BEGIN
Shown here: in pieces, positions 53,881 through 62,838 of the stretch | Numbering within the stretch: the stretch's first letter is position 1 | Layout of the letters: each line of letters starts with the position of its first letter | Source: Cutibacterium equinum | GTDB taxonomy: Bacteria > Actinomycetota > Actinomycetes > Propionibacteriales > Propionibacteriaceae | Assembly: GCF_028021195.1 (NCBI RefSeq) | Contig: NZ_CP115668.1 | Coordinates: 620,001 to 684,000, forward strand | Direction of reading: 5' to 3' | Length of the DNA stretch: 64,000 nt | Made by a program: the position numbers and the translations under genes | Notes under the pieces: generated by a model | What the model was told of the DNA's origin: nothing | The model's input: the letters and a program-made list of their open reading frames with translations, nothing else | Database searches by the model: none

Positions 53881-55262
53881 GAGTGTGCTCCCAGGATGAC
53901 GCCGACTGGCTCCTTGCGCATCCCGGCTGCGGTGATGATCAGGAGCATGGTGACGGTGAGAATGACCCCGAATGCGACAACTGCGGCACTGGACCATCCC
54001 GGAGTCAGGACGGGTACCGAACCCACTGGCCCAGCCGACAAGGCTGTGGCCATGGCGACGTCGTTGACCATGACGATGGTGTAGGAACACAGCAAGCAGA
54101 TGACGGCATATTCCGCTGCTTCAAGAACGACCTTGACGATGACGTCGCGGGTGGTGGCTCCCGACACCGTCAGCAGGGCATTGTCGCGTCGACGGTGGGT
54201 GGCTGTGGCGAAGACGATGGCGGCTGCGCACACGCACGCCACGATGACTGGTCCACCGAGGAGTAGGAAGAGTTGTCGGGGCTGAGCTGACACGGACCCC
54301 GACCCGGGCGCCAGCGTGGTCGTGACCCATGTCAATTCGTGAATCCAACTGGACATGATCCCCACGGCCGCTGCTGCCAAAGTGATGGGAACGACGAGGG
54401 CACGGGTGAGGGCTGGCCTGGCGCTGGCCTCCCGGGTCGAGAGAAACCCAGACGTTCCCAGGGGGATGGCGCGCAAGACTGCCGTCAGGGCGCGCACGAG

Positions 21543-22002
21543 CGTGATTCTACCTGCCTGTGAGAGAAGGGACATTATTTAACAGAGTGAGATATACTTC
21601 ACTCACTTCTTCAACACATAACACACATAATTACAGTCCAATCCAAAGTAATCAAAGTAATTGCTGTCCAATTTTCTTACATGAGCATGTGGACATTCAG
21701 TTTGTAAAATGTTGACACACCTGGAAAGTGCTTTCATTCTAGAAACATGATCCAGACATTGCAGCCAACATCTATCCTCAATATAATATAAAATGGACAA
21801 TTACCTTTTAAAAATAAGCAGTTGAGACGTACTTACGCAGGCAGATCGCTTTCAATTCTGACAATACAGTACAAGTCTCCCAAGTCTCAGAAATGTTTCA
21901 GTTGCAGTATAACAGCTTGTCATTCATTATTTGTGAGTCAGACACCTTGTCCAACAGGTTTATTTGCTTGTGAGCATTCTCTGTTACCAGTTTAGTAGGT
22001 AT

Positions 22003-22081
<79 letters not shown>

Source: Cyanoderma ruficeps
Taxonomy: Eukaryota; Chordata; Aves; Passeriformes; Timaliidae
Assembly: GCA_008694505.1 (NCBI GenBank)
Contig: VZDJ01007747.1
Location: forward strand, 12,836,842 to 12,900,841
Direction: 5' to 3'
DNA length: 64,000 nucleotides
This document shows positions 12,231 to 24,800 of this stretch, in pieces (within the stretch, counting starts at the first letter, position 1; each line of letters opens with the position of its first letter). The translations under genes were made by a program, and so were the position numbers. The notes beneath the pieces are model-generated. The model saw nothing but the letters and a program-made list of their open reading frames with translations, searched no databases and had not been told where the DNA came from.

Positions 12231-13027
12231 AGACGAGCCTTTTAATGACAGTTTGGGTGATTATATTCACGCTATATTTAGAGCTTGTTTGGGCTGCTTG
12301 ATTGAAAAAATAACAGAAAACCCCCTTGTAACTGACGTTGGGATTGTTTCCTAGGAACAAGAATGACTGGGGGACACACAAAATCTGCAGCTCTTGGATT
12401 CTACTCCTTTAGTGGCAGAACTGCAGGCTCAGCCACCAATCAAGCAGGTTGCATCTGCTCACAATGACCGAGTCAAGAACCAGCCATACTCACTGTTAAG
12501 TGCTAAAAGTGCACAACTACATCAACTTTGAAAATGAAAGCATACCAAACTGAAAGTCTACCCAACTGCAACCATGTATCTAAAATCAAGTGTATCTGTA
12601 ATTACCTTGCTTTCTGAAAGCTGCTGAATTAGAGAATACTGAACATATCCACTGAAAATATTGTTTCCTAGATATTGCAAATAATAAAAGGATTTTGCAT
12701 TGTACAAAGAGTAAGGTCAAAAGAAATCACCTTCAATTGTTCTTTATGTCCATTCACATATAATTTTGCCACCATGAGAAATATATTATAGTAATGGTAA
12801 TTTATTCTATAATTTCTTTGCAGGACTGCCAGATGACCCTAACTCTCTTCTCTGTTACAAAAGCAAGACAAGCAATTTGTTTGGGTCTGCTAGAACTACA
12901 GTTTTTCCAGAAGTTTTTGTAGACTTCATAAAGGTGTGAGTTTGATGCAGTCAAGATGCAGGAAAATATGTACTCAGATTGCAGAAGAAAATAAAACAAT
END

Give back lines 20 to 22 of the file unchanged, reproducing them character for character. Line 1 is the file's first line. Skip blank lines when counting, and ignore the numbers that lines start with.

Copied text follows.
Taxonomy: Eukaryota; Chordata; Aves; Passeriformes; Timaliidae
Assembly: GCA_008694505.1 (NCBI GenBank)
Contig: VZDJ01007747.1